Règle correspondante
Canada
Practice Relating to Rule 53. Starvation as a Method of Warfare
Canada’s LOAC Manual (1999) states: “Starvation of civilians as a method of warfare is prohibited.” 
Canada, The Law of Armed Conflict at the Operational and Tactical Level, Office of the Judge Advocate General, 1999, p. 6-4, § 41 (land warfare) and p. 7-3, § 25 (air warfare).
The manual also provides that “starvation of civilians as a method of combat is forbidden” in non-international armed conflicts. 
Canada, The Law of Armed Conflict at the Operational and Tactical Level, Office of the Judge Advocate General, 1999, p. 17-5, § 38.
Canada’s LOAC Manual (2001) states in its chapter on land warfare:
Starvation of civilians as a method of warfare is prohibited. Therefore, it is prohibited to attack, destroy, remove or render useless objects indispensable to the survival of the civilian population whatever the motive. 
Canada, The Law of Armed Conflict at the Operational and Tactical Levels, Office of the Judge Advocate General, 13 August 2001, § 618.
In its chapter on non-international armed conflicts, the manual states: “Starvation of civilians as a method of combat is forbidden.” 
Canada, The Law of Armed Conflict at the Operational and Tactical Levels, Office of the Judge Advocate General, 13 August 2001, § 1721.
Canada’s Crimes against Humanity and War Crimes Act (2000) provides that the war crimes defined in Article 8(2) of the 1998 ICC Statute are “crimes according to customary international law” and, as such, indictable offences under the Act. 
Canada, Crimes against Humanity and War Crimes Act, 2000, Section 4(1) and (4).
In 2013, in the Sapkota case, Canada’s Federal Court dismissed a request for review of a decision denying refugee protection to the applicant on grounds of complicity in crimes against humanity in Nepal between 1991 and 2009. While reviewing the submissions of the respondent, Canada’s Minister of Citizenship and Immigration, the Court stated: “The Respondent notes that the Rome Statute of the International Criminal Court … is endorsed in Canada as a source of customary law.” 
Canada, Federal Court, Sapkota case, Reasons for Judgment and Judgment, 15 July 2013, § 28.
Canada’s LOAC Manual (1999), in a section on siege warfare, stresses:
If circumstances permit, … the parties should … permit passage to these [besieged] areas of … essential foodstuffs, clothing, and tonics intended for children under the age of 15, expectant mothers, and maternity cases. 
Canada, The Law of Armed Conflict at the Operational and Tactical Level, Office of the Judge Advocate General, 1999, p. 6-4, § 35(e).
Canada’s LOAC Manual (2001) states in its chapter on land warfare:
If circumstances permit, the parties to a conflict must endeavour to conclude local agreements for the removal from besieged areas of wounded, sick, infirm, and aged persons, children and maternity cases.
The parties should also permit passage to these areas of:
e. essential foodstuffs, clothing, and tonics intended for children under the age of 15, expectant mothers, and maternity cases. 
Canada, The Law of Armed Conflict at the Operational and Tactical Levels, Office of the Judge Advocate General, 13 August 2001, § 614.6.e.
Canada’s LOAC Manual (1999) provides:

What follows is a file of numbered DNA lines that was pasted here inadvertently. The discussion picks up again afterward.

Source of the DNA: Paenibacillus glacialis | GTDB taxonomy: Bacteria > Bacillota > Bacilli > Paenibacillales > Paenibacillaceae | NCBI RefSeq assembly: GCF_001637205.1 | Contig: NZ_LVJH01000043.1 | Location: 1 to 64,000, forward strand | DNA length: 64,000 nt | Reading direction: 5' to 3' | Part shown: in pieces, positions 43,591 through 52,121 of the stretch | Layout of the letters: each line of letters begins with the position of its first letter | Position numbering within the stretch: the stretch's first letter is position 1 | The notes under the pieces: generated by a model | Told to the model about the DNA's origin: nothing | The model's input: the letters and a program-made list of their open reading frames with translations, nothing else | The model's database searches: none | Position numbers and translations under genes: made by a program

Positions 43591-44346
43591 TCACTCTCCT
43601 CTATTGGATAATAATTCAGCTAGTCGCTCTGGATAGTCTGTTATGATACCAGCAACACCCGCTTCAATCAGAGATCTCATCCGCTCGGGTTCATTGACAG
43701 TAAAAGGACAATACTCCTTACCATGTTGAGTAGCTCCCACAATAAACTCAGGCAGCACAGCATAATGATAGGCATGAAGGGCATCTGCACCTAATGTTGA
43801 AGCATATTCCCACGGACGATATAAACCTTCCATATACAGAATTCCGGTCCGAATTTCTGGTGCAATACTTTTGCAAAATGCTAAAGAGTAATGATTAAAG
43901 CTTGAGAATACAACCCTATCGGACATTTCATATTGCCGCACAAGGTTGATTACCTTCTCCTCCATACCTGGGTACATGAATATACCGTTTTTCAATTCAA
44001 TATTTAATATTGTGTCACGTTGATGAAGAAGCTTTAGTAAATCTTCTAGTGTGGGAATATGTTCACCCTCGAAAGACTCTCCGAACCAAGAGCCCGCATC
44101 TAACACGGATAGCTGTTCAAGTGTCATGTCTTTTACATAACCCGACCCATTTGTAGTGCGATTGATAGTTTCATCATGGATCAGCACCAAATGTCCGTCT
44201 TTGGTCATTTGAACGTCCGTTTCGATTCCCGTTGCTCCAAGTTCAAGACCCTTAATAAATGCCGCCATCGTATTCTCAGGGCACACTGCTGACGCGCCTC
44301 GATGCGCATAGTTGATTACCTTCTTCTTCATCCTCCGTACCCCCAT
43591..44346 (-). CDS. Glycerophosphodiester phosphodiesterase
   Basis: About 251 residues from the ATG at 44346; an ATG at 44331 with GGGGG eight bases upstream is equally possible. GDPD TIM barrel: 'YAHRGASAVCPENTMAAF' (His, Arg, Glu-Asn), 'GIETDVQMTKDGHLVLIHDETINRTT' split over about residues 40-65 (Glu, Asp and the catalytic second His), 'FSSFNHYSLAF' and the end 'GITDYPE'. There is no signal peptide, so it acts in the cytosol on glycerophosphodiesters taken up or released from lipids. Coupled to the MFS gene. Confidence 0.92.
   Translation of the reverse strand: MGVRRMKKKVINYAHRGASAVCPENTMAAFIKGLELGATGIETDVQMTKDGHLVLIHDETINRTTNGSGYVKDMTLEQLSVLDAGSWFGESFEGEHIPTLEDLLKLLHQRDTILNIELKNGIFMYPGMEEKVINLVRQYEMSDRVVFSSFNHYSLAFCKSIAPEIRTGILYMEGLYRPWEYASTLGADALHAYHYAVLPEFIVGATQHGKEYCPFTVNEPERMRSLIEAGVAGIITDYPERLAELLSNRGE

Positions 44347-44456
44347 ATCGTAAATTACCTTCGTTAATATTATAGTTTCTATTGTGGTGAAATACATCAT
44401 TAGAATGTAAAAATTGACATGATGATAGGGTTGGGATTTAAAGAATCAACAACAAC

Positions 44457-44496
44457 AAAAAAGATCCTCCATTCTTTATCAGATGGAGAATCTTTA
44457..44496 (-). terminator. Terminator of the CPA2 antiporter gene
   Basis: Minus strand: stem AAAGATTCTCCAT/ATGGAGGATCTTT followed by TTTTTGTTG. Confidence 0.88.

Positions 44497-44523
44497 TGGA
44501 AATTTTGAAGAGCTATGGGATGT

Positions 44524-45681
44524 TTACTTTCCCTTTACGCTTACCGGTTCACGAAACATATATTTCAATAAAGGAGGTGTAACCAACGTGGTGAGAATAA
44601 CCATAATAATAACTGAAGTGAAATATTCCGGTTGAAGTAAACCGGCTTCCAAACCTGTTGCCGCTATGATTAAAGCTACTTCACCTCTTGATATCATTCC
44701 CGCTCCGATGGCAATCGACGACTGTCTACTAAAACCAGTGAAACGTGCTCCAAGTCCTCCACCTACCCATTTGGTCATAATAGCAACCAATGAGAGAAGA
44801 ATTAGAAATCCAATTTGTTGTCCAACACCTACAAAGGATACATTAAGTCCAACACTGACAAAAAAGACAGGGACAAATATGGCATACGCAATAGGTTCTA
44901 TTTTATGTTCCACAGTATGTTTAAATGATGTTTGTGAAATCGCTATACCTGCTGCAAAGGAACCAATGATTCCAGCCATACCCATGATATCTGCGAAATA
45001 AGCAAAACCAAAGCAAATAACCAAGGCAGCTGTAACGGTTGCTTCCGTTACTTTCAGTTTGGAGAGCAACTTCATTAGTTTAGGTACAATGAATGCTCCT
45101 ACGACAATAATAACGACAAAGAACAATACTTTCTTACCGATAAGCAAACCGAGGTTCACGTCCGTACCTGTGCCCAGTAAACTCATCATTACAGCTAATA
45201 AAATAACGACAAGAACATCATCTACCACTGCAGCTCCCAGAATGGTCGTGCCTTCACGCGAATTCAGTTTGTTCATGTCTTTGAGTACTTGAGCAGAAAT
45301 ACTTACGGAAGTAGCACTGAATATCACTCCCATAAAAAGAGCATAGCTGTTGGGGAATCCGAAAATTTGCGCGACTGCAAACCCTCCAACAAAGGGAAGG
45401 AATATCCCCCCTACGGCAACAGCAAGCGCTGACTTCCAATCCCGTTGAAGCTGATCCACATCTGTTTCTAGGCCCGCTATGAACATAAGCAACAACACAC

The declaration or establishment of a blockade is prohibited if:
a. it has the sole purpose of starving the civilian population or denying it other objects essential for its survival;
If the civilian population of the blockaded territory is inadequately provided with food and other objects essential for its survival, the blockading party must provide for free passage of such foodstuffs and other essential supplies. 
Canada, The Law of Armed Conflict at the Operational and Tactical Level, Office of the Judge Advocate General, 1999, p. 8-9, §§ 67 and 68.
Canada’s LOAC Manual (2001) states in its chapter on naval warfare:
850. Circumstances in which a blockade is prohibited
1. The declaration or establishment of a blockade is prohibited if:
a. it has the sole purpose of starving the civilian population or denying it other objects essential for its survival; or
b. the damage to the civilian population is, or may be expected to be, excessive in relation to the concrete and direct military advantage anticipated from the blockade.
851. Food and other objects essential to the survival of the civilian population
1. If the civilian population of the blockaded territory is inadequately provided with food and other objects essential for its survival, the blockading party must provide for free passage of such foodstuffs and other essential supplies, subject to:
a. the right to prescribe the technical arrangements, including search, under which such passage is permitted; and
b. the condition that the distribution of such supplies shall be made under the local supervision of a Protecting Power or a humanitarian organization which offers guarantees of impartiality, such as the International Committee of the Red Cross. 
Canada, The Law of Armed Conflict at the Operational and Tactical Levels, Office of the Judge Advocate General, 13 August 2001, §§ 850 and 851.1.
In its glossary, the manual defines “blockade” as “the surrounding or blocking of a place such as a port to prevent entry and exit of supplies”. 
Canada, The Law of Armed Conflict at the Operational and Tactical Levels, Office of the Judge Advocate General, 13 August 2001, Glossary, p. GL-2.